There appears to be a common consensus within the UAE’s real estate community at present: namely, that the market is ‘bottoming out’. Earlier this month, Asteco highlighted a “continued focus on affordability” in Dubai. Prices in the emirate, the company noted, have fallen 5% year on year, and transaction levels have declined by 17%.

John Stevens, managing director of Asteco, commented: “This market has moved favourably towards the buyer as prices drop and cash investors and end users find themselves in a strong negotiating position. Buyers are definitely considering their investment options as the market appears to be bottoming out, and sellers seem prepared to take a more realistic view on pricing.”

In late-May, property specialist Core, UAE associate of Savills, announced its real estate ‘winners and losers’ for H1 2016. The company’s report, Dubai Investment Outlook H1 2016, noted that residential, office and warehousing locations performed strongest during the first six months of the year, while grade-B secondary location offices, affordable residential developments, and four- and five-star hotels proved less attractive investment options.

Core UAE’s researchers found that prices in most of Dubai’s established, ultra-prime residential areas had demonstrated “relative resilience” in H1. Interestingly, however, even some of the best-performing areas underwent average price declines during this period.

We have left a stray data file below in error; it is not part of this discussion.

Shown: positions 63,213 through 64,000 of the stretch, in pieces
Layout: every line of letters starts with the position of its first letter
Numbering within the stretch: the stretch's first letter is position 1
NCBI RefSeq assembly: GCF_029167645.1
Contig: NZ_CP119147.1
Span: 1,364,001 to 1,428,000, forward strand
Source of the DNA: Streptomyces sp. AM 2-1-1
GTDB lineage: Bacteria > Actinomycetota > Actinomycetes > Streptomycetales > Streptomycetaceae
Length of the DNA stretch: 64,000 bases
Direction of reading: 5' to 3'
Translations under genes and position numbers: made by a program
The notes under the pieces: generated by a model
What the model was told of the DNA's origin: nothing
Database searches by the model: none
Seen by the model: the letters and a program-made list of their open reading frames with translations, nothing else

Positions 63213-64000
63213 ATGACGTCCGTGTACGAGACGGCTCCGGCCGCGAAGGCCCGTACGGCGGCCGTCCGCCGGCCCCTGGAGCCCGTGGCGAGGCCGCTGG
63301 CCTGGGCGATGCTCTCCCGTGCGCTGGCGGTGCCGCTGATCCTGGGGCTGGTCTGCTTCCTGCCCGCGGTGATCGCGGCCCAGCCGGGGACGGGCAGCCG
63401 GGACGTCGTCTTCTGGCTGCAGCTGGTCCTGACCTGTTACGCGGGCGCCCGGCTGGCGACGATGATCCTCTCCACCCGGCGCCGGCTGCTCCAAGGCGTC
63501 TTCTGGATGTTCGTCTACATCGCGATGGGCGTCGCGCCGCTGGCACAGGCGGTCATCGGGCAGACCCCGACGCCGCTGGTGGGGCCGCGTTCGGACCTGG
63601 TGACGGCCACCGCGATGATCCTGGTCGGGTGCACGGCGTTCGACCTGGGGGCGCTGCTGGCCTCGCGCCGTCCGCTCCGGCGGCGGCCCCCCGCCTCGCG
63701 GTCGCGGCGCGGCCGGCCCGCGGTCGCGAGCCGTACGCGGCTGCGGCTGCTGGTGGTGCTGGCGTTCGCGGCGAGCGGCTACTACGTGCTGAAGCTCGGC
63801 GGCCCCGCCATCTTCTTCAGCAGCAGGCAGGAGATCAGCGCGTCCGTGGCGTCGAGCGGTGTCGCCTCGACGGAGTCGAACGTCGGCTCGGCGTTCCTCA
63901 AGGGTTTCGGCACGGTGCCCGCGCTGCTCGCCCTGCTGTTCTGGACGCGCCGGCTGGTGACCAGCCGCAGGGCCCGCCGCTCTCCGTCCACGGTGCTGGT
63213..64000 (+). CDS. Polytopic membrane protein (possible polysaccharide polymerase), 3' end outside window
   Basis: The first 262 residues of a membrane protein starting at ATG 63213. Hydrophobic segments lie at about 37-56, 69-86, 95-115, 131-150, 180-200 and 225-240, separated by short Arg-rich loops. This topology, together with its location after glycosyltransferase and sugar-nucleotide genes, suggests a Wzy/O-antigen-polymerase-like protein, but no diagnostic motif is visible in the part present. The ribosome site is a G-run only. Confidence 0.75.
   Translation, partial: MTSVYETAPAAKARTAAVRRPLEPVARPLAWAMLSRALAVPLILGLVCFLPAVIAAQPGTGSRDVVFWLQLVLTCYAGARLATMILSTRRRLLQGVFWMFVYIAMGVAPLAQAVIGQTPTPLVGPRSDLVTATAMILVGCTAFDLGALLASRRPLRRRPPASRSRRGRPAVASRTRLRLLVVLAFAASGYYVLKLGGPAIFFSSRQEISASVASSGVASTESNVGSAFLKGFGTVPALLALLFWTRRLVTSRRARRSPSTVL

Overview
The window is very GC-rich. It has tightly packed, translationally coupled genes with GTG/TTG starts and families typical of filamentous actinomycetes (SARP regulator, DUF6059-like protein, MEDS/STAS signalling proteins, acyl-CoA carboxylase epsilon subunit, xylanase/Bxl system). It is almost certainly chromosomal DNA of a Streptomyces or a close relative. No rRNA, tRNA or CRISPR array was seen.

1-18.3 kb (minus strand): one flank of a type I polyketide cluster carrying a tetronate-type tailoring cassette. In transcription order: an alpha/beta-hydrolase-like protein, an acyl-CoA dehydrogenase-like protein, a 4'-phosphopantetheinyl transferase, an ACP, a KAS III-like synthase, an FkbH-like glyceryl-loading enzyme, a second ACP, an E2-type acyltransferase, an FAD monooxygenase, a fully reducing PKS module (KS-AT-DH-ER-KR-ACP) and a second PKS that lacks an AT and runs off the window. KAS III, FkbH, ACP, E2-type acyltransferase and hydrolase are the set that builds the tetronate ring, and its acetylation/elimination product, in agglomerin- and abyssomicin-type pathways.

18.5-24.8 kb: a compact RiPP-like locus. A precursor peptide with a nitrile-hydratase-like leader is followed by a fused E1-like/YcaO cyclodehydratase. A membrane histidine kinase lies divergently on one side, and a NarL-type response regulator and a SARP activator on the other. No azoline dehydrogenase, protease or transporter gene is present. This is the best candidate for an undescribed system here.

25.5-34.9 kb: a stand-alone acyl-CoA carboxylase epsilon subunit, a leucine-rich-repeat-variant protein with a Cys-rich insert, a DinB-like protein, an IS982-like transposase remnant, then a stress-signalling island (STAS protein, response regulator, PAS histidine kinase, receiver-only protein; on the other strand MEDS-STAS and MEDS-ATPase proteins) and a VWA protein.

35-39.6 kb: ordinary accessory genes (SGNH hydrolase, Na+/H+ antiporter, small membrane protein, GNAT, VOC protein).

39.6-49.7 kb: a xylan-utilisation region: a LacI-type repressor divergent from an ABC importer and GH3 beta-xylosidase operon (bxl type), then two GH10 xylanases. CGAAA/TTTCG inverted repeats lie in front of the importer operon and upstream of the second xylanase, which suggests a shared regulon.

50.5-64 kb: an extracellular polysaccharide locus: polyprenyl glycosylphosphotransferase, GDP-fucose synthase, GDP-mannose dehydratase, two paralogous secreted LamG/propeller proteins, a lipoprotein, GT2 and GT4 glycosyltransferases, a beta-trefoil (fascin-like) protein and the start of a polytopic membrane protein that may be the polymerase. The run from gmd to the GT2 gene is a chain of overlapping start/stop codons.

For example, while prices in Dubai’s Jumeirah area increased by an average of $1,900 (AED7,000) from Q1 2015 to Q1 2016, average prices in Emirates Hills fell by $1,100 (AED4,000) and in Palm Jumeirah, by $1,630 (AED6,000) year on year.

David Godchaux, chief executive officer of Core, UAE associate of Savills, also agreed that this is a buyer’s market. He explained: “The realisation that the market is ‘bottoming’ seems to have stimulated interest from investors and end users, who have been waiting for several years for ‘deals’. [This has prompted] renewed enquiries for better-value-for-money products, especially in the prime residential segment.”

Ian Hollingdale, sales director at real estate firm Chestertons’ Dubai office, concurs with this assessment. Speaking in late-May at the company’s Q1 2016 market talk in Dubai, he said: “The trick for buyers is to know when to step into the market, and not to miss that bus. I think we can confidently say that at the moment, that bus is moving out of the terminal and we need to be on it.

“In terms of the outlook for Q2 2016, [the residential sector] is really encouraging. Prices have yet to move, and rental levels are correcting. But the signs are good and we’re seeing a change in attitude among investors and owner-occupiers alike. Tenants are clearly weighing up the benefits of owning property rather than renting, and this will inevitably lead to more realistic and sensible [returns on investment] for investors,” he told attendees.

The real estate market appears to be witnessing similar trends outside of Dubai. Drica Rodrigues, sales director at Chestertons’ Abu Dhabi office, argues that the UAE’s capital city is undergoing a correction of its own.

“Abu Dhabi’s [real estate] market, in all sectors, has undergone a correction. The market has reshuffled,” she explained, adding that this has resulted in a healthier real estate segment for the emirate.

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